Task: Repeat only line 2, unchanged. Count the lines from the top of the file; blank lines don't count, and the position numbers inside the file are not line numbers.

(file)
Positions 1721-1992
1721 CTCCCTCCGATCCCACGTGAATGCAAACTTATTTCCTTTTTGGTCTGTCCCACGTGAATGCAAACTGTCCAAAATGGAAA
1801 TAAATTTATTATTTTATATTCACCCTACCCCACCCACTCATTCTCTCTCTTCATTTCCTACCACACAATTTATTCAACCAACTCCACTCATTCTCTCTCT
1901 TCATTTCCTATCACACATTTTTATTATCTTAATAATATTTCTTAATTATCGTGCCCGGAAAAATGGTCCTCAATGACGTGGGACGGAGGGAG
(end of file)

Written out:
1721 CTCCCTCCGATCCCACGTGAATGCAAACTTATTTCCTTTTTGGTCTGTCCCACGTGAATGCAAACTGTCCAAAATGGAAA